Prime Minister Turnbull met Prime Minister Abe at the G20 in Turkey, mid November 2015 (above).  They are meeting again tomorrow, December 18, 2015. (Photo courtesy AAP via Australia's SBS News). 

Turnbull visiting Abe in Tokyo, December 18.

As expected in Submarine Matters post of December 6, 2015 Australia's Prime Minister Turnbull is meeting Prime Minister Abe in Tokyo on December 18. Abe will be promoting the Japanese submarine, of course. The China problem will also be discussed.

Japanese whaling is also likely to be discussed. Japanese advice provided to Submarine Matters is:

Five years ago, then Australian Minister for Foreign Affairs and Trade, Stephen Smith MP, said:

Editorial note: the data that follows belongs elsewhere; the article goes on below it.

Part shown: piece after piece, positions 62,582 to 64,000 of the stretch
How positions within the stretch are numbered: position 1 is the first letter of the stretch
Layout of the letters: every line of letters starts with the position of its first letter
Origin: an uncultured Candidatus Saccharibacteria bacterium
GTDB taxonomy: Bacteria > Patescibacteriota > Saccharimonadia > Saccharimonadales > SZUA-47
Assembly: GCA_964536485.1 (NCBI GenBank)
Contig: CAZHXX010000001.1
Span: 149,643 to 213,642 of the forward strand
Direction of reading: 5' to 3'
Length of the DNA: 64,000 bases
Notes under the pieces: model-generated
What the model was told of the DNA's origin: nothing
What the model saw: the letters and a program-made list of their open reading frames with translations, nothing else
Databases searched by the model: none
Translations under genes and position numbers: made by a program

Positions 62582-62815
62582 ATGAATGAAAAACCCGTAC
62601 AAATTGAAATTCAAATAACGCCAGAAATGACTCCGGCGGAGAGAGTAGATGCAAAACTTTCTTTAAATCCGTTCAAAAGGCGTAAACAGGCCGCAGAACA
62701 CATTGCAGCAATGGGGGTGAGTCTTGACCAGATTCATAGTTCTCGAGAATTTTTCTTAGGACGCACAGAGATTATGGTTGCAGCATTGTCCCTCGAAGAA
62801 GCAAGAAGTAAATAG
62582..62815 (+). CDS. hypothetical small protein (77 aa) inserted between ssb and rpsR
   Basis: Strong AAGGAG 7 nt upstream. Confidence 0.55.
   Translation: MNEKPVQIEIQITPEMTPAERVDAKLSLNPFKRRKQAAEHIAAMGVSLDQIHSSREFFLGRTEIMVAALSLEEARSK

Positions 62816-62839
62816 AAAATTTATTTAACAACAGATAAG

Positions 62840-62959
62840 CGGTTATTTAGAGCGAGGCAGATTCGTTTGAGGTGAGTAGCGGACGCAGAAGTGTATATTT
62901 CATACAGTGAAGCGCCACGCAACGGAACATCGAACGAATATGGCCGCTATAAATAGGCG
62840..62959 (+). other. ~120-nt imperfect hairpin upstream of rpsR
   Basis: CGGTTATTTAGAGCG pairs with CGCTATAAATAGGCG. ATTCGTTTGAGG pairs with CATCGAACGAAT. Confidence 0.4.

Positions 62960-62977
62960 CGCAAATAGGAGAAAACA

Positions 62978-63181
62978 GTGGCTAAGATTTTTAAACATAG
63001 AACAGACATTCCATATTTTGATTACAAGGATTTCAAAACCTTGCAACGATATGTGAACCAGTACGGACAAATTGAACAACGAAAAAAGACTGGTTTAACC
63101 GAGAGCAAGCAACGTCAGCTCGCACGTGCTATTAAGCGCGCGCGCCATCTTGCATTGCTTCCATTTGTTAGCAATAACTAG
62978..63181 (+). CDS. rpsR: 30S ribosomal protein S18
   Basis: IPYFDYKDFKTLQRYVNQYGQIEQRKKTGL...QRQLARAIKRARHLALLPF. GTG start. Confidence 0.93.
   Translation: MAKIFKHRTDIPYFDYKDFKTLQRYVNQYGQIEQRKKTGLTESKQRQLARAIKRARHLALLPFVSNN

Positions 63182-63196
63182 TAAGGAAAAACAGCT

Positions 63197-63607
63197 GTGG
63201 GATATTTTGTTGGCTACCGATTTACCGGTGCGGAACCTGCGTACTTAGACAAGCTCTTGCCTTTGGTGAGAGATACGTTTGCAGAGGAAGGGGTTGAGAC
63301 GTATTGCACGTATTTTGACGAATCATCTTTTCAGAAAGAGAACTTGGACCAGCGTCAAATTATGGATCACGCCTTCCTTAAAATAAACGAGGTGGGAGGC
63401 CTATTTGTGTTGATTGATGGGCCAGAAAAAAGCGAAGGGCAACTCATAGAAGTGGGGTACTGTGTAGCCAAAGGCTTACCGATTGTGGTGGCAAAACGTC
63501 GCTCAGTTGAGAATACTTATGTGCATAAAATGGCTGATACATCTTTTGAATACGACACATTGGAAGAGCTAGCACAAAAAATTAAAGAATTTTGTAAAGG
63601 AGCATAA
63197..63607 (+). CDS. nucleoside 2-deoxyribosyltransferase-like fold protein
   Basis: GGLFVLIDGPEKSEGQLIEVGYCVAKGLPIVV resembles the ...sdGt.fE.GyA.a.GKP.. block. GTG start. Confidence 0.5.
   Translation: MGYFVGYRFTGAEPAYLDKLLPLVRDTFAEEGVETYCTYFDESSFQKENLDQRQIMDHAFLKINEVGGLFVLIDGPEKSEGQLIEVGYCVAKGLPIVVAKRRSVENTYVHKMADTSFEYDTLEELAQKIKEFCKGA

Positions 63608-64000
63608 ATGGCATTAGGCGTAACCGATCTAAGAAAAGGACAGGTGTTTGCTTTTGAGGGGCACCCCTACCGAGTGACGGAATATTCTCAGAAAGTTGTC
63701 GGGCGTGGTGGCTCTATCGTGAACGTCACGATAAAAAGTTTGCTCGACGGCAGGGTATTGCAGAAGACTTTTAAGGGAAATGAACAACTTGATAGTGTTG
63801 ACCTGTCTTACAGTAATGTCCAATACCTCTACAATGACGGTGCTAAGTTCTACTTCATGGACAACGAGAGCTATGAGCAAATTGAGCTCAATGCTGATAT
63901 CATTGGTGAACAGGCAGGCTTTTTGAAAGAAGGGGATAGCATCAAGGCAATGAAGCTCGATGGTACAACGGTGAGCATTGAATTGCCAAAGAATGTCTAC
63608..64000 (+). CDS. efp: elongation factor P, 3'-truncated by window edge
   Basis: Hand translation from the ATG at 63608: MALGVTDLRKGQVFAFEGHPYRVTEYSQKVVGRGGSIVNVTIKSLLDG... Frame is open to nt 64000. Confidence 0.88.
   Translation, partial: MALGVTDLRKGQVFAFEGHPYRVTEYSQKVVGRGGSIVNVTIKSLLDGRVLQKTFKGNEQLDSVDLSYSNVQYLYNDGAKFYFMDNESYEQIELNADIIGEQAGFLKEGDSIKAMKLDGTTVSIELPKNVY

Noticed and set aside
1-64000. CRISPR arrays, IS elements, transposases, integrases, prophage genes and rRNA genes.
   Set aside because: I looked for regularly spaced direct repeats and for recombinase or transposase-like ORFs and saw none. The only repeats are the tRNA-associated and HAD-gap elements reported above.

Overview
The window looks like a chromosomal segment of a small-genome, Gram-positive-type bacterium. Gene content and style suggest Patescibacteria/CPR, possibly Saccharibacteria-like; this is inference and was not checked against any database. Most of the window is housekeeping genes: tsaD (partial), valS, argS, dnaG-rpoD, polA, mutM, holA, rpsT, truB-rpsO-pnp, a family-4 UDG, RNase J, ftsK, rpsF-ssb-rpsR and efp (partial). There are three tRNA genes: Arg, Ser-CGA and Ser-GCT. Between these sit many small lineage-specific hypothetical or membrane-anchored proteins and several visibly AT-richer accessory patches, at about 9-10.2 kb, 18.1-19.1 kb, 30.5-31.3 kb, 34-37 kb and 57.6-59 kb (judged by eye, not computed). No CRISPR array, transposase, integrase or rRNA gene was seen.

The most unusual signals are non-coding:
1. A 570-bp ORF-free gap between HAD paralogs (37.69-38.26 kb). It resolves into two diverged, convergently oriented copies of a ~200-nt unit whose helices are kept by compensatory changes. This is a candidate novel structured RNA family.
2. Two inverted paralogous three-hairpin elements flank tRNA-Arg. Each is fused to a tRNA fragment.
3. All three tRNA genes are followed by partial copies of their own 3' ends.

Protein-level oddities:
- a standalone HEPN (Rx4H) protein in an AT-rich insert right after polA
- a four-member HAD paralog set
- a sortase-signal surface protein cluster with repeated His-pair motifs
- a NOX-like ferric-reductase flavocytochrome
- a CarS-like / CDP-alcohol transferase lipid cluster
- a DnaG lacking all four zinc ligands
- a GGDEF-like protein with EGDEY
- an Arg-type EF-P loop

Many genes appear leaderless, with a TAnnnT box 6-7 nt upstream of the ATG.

Both Australia and Japan have agreed that, whatever our differences on whaling, this issue should not be allowed to jeopardize the strength and the growth of our bilateral relationship.”"

As well as talks in Tokyo some members of Turnbull's staff may visit the MHI and KHI Soryu submarine building yards in Kobe, Japan.


Defence Minister Payne (red-orange top) next to Japan's Defence Minister Nakatani at the 2 + 2 talks, November 22, 2015. In front is Foreign Minister Bishop (white top) next to Japanese Foreign Minister Kishida. (Photo courtesy The Australian).  

Insider Briefing, Adelaide, December 17

Meanwhile, in Adelaide, December 17, Defence Minister Marise Payne indicated/implied to industry insiders that the 2016 Defence White Paper, which will frame many submarine issues, will be released in early 2016. No submarine contender is likely to be chosen until after the 2016 Australian Federal Elections.